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Book Review: "American Wife: Love, War, Faith & Renewal" by Taya Kyle & "American Sniper" by Chris Kyle

Abigail Benjamin

Here is a 4th of July Hat Trick. Watch "American Sniper," the movie by director Clint Eastwood. Then read two autobiographies, one by Navy Seal Chris Kyle and a new book released by his widow, Taya Kyle.

"American Sniper," the book, had a lot of inspiring passages about the value of perseverance. I felt encouraged by Kyle description that the best recruits for the Navy Seals were not the strongest guys or the toughest guys. But the guys who had mental toughness and muscular flexibility. Kyle's description of the training process for becoming a Navy Seal was also the clearest metaphor I've ever heard to describe the stress of Stay At Home Motherhood.

"I don't know how many hundreds of push-up or other exercises we did. I do know that I felt like I was going to fail. That drove me- I did not want to fail. I kept facing that fear, and coming to the same conclusion, every day, sometimes several times.

People ask about how tough the exercises were, how many push-ups we had to do, how many sit-ups. The numbers themselves were almost beside the point.... It was the repetition and constant stress, the abuse that came with the exercises, that made BUD/S so tough...

Getting through BUD/S and being a SEAL is more about mental toughness than anything else. Being stubborn and refusing to give in is the key to success. Somehow I stumbled onto the winning formula." (A. Sniper, pg 28-29)

My favorite quote from the boat is Kyle's memory of being trained in ocean swimming. "You swim all the time. Two-mile swims were routine. And then there was the time where we were taken out in boats and dropped off seven nautical miles from the beach.

"There's one way home, boys," said the instructors. "Start swimming."  (pg 30).

There are a lot of really hard things that I do in my daily life. Somehow that image of Jesus being my Drill Sergeant who drops me off from shore in a cold, dark ocean and says "There's one way home, girl! Start swimming!" really resonates with me.

Inside of "American Sniper" there is violence and bad language. The narrative was so strong in this autobiography I found myself with a much stronger stamina than I usually have for the War Genre. I think "American Sniper" is an important book for Christian women to read because its written from the perspective of a confident Texas man. Reading the thoughts of a self-assured, Southern man, whose inner life  is not highly representative of the inner dialogue of the New Yorker/Washington Post male writers that I usually read, was a good mental stretch for me. 

I'm more confused about my review of "American Wife" by Taya Kyle. This was a weird paradox where I felt like I liked someone less after I read their first hand account of their marriage, after reading the carefully tailored first person accounts placed inside her husband's autobiography. I'd be interested in hosting an online book club comparing the events outlined in these two books side by side. Some of the important events in the marriage are described in a radically different way between the husband and the wife. I wasn't clear if their gender caused them to experience the same events in such different way? Or if Christ Kyle's tragic murder caused a revision of central events in their 10 year marriage? I think further thought and discussion about this topic is fruitful for those of us who are living out the vocation of marriage.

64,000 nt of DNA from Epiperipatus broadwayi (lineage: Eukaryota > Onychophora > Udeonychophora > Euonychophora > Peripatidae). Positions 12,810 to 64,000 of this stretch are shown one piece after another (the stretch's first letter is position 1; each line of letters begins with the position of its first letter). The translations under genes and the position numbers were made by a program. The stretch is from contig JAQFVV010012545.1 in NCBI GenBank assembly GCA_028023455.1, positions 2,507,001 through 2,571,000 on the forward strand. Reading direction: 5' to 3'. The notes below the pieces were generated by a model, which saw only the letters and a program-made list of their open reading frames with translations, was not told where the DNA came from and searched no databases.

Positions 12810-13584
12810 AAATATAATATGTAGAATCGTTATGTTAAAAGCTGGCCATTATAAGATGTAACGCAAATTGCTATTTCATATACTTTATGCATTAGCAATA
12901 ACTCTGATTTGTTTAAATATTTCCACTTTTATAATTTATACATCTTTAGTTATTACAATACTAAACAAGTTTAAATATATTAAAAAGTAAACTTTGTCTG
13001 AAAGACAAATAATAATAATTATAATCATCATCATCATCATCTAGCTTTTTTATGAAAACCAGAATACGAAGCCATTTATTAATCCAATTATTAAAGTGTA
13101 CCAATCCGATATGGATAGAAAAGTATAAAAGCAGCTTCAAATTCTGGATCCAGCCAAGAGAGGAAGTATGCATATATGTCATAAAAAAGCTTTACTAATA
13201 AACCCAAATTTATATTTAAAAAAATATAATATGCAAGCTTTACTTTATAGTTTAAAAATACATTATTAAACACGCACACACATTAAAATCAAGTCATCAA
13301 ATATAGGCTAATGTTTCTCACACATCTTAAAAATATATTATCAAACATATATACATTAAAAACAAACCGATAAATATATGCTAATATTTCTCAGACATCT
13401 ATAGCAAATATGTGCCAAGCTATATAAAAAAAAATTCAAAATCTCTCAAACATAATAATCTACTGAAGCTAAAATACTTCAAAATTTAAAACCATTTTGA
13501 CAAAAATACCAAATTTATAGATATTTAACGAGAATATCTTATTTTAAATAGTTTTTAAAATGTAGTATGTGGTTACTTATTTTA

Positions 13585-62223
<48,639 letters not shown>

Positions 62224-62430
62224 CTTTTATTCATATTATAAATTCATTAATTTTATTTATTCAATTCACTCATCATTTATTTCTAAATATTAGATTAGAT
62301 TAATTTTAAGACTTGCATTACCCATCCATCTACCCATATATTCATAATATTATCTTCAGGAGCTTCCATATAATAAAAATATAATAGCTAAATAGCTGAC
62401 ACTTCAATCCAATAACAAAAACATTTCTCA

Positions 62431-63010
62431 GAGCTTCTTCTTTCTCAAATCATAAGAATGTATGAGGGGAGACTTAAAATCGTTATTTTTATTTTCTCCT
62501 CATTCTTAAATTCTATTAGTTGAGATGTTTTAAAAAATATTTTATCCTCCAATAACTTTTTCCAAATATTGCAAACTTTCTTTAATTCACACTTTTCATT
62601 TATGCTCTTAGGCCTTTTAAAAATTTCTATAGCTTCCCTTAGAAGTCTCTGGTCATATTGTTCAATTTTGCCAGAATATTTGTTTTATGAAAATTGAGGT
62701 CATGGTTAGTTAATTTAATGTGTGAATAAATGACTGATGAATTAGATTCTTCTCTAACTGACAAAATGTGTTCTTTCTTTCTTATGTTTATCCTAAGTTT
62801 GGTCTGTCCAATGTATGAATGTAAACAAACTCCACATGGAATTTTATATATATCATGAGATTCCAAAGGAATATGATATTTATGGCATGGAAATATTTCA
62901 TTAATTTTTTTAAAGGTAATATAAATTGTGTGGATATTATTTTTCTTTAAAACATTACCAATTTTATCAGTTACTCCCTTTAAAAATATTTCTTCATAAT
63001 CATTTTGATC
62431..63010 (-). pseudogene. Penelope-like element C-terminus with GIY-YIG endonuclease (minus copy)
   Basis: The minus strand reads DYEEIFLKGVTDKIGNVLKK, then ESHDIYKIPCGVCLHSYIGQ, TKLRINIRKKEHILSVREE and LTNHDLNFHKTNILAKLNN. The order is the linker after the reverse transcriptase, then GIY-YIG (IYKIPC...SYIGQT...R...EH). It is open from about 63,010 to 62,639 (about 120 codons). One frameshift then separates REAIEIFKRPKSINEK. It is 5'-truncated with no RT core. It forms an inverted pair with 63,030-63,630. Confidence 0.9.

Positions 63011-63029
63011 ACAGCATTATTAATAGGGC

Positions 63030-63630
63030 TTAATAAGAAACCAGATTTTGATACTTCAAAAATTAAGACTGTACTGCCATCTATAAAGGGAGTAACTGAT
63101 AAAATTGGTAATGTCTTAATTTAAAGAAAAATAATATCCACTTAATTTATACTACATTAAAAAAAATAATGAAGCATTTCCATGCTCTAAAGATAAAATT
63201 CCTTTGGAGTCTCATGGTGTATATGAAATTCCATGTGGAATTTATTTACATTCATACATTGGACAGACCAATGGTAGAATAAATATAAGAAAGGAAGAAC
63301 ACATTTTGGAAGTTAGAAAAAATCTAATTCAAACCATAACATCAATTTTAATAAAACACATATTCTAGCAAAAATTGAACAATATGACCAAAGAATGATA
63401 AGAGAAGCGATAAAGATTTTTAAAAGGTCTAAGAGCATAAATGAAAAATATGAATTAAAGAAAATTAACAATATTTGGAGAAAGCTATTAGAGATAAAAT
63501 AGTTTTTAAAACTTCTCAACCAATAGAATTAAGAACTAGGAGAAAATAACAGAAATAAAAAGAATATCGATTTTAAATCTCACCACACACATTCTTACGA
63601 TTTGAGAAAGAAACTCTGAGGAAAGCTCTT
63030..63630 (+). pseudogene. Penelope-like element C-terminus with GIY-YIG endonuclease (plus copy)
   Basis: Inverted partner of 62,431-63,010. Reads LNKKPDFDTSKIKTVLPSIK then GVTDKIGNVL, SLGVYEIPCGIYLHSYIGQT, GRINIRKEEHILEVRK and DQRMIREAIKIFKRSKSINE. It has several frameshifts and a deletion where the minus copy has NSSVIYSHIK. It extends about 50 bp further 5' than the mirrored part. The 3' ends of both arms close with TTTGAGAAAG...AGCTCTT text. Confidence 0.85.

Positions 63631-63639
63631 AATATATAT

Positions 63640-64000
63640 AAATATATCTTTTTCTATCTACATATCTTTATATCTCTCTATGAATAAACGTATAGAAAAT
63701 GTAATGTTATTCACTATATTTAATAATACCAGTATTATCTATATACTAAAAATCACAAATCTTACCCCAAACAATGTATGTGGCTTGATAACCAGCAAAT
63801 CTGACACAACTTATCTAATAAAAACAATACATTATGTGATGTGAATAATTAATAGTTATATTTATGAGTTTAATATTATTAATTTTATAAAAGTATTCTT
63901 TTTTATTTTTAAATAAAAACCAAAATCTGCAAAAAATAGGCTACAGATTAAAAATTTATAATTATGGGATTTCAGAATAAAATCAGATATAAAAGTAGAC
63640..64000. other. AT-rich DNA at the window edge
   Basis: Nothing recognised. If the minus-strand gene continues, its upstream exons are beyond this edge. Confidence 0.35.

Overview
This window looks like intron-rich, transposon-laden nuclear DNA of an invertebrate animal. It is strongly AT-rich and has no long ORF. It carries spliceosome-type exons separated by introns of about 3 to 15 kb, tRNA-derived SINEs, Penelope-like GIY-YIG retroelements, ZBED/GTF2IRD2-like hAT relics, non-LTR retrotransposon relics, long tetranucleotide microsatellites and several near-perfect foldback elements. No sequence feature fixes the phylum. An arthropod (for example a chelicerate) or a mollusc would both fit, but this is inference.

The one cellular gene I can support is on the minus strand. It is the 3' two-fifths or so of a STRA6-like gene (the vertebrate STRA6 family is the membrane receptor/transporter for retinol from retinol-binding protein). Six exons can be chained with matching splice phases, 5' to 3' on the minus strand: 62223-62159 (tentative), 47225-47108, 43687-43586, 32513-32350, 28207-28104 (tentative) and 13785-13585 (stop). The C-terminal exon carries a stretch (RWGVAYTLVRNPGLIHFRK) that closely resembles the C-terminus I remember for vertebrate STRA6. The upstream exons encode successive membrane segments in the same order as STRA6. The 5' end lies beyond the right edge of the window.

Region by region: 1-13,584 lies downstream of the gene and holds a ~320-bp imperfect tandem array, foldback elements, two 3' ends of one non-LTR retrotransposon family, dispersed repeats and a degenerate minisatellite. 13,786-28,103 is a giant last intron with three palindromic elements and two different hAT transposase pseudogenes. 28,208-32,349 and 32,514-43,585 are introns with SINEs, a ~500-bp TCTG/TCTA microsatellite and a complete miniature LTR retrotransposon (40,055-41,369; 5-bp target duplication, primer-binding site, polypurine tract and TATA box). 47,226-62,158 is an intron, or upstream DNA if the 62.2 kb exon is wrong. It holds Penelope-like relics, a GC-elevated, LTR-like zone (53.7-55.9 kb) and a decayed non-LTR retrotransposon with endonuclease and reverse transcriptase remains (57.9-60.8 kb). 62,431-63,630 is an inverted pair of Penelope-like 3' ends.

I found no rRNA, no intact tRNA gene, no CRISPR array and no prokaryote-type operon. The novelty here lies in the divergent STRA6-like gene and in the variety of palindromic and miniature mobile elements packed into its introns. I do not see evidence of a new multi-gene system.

I was not a huge fan of the movie "American Sniper." I felt like I was watching a dreary, wandering Western. I spoke about the movie with a Social Worker at my local Veteran Affairs who has treated a lot of PTSD suffers. She thought the movie was extremely accurate in its depiction of what many soldiers face when they come home from war. 

We can not give enough love to our military families. If you have a military base or a VA hospital close by, please visit. The next best thing is to read memoirs and non-fiction by veterans themselves. My favorite war memoir is "The Things They Carried" by Marine Sniper, Anthony Swofford. Swofford describes shaking the desert sand out of his Marine Combat Uniform in the middle of Iowa, while attending the Iowa Writers' Workshop. Somehow that mental image has impressed me for years. "American Sniper," the book isn't a glittery book of prose. Yet the writing is really solid and the story arch is well done. I felt like I met the real Chris Kyle, when I finished the book. I'm grateful for the help to connect with a Veteran and the reminder to pray more urgently for world peace.